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Desert fox picture and information (Vulpes macrotis)


Desert fox picture and information (Vulpes macrotis)A small fox, akin to the kit fox or swift of the western plains, frequents the arid cactusgrown desert region of the Southwest. It is found from the southern parts of New Mexico, Arizona, and California south into the adjacent parts of Mexico.

The desert fox is a beautiful species, slender in form, and extraordinarily quick and graceful in its movements, but so generally nocturnal in habits as to be rarely seen by the desert traveler.

On the rare occasions when one is encountered abroad by day, if it thinks itself unobserved by the traveler it usually flattens itself on the ground beside any small object which breaks the surface, and thus obscured will permit a horseman to ride within a few rods without moving.

If the traveler indicates by any action that he has seen it, the fox darts away at extraordinary speed, running with a smooth, floating motion which seems as effortless as that of a drifting thistledown before a breeze.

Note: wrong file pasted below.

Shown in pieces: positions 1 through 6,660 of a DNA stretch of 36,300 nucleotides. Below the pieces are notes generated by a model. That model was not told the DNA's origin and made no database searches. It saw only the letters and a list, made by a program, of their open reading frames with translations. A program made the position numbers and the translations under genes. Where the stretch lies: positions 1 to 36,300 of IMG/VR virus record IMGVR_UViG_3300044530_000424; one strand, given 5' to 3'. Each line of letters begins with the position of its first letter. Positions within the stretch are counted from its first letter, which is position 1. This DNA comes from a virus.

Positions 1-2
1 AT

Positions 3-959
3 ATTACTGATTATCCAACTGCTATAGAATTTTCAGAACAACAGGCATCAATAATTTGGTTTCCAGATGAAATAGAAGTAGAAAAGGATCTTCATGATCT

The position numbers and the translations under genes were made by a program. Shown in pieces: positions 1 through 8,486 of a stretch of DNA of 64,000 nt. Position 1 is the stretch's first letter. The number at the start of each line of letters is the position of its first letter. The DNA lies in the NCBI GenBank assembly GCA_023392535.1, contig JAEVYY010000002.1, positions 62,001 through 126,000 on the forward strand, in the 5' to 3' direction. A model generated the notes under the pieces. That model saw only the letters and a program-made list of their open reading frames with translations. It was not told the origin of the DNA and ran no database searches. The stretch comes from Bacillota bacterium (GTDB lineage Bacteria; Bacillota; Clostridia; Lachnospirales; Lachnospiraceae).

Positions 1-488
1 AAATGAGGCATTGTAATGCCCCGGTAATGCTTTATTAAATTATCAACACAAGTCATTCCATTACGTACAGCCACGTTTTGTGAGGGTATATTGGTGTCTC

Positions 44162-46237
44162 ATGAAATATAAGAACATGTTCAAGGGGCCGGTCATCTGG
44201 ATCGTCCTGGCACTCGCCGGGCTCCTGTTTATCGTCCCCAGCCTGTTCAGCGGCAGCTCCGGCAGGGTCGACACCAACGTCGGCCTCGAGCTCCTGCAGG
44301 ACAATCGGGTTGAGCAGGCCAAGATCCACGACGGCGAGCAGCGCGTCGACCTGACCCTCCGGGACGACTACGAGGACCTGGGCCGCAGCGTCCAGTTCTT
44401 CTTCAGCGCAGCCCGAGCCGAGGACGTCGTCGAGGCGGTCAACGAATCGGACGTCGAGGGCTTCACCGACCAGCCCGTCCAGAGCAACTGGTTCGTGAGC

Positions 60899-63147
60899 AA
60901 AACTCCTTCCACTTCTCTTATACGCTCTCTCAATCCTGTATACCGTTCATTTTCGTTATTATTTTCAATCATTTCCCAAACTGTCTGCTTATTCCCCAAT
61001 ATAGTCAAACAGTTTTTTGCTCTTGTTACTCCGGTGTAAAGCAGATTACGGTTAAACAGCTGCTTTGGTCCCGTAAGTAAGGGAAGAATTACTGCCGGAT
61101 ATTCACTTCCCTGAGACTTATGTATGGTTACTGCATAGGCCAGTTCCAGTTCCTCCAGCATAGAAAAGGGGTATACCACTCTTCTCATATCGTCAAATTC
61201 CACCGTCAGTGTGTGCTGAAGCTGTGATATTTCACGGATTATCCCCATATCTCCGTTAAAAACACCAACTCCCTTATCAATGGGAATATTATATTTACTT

The desert fox digs a burrow, with several entrances, in a small mound, or at times on an open flat, and there rears four or five young each year. Its main food consists of kangaroo rats, pocket mice, small ground-squirrels, and a variety of other small desert mammals. In early morning fox tracks, about the size of those of a house-cat, may be seen along sandy arroyos and similar places where these small carnivores have wandered in search of prey.

Like the kit, the desert fox has little of the sophisticated mental ability of the red fox and falls an easy prey to the trapper. It is no­where numerous and occupies such a thinly inhabited region that there is little danger of its numbers greatly decreasing in the near future.